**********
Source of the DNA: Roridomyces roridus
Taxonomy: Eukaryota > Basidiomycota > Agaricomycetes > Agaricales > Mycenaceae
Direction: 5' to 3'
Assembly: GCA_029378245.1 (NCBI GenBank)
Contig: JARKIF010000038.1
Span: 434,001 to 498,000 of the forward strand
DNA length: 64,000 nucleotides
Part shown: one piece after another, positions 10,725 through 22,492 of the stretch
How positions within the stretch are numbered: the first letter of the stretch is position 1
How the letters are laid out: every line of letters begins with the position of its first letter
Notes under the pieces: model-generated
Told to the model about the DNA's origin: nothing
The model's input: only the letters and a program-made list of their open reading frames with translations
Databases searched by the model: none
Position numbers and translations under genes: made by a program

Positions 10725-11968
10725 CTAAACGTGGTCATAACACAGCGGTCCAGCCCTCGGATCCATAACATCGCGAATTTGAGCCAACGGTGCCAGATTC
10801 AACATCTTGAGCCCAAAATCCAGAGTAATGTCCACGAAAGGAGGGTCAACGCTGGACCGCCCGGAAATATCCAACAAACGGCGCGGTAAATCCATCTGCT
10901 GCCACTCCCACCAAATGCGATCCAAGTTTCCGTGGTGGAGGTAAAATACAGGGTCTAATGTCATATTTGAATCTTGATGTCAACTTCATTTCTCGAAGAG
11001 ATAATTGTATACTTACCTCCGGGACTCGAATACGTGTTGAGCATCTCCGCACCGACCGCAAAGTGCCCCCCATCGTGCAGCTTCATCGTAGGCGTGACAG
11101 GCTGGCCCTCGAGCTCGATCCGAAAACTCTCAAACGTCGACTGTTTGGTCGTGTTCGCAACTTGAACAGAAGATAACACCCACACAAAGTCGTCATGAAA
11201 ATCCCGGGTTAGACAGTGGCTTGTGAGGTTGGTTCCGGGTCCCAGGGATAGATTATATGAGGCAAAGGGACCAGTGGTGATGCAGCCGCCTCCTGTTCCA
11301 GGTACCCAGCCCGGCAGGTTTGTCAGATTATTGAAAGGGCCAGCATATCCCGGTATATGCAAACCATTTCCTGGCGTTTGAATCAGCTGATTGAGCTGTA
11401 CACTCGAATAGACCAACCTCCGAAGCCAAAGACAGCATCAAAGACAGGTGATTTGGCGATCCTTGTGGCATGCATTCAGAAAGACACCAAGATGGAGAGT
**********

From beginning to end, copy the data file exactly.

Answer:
Source of the DNA: Roridomyces roridus
Taxonomy: Eukaryota > Basidiomycota > Agaricomycetes > Agaricales > Mycenaceae
Direction: 5' to 3'
Assembly: GCA_029378245.1 (NCBI GenBank)
Contig: JARKIF010000038.1
Span: 434,001 to 498,000 of the forward strand
DNA length: 64,000 nucleotides
Part shown: one piece after another, positions 10,725 through 22,492 of the stretch
How positions within the stretch are numbered: the first letter of the stretch is position 1
How the letters are laid out: every line of letters begins with the position of its first letter
Notes under the pieces: model-generated
Told to the model about the DNA's origin: nothing
The model's input: only the letters and a program-made list of their open reading frames with translations
Databases searched by the model: none
Position numbers and translations under genes: made by a program

Positions 10725-11968
10725 CTAAACGTGGTCATAACACAGCGGTCCAGCCCTCGGATCCATAACATCGCGAATTTGAGCCAACGGTGCCAGATTC
10801 AACATCTTGAGCCCAAAATCCAGAGTAATGTCCACGAAAGGAGGGTCAACGCTGGACCGCCCGGAAATATCCAACAAACGGCGCGGTAAATCCATCTGCT
10901 GCCACTCCCACCAAATGCGATCCAAGTTTCCGTGGTGGAGGTAAAATACAGGGTCTAATGTCATATTTGAATCTTGATGTCAACTTCATTTCTCGAAGAG
11001 ATAATTGTATACTTACCTCCGGGACTCGAATACGTGTTGAGCATCTCCGCACCGACCGCAAAGTGCCCCCCATCGTGCAGCTTCATCGTAGGCGTGACAG
11101 GCTGGCCCTCGAGCTCGATCCGAAAACTCTCAAACGTCGACTGTTTGGTCGTGTTCGCAACTTGAACAGAAGATAACACCCACACAAAGTCGTCATGAAA
11201 ATCCCGGGTTAGACAGTGGCTTGTGAGGTTGGTTCCGGGTCCCAGGGATAGATTATATGAGGCAAAGGGACCAGTGGTGATGCAGCCGCCTCCTGTTCCA
11301 GGTACCCAGCCCGGCAGGTTTGTCAGATTATTGAAAGGGCCAGCATATCCCGGTATATGCAAACCATTTCCTGGCGTTTGAATCAGCTGATTGAGCTGTA
11401 CACTCGAATAGACCAACCTCCGAAGCCAAAGACAGCATCAAAGACAGGTGATTTGGCGATCCTTGTGGCATGCATTCAGAAAGACACCAAGATGGAGAGT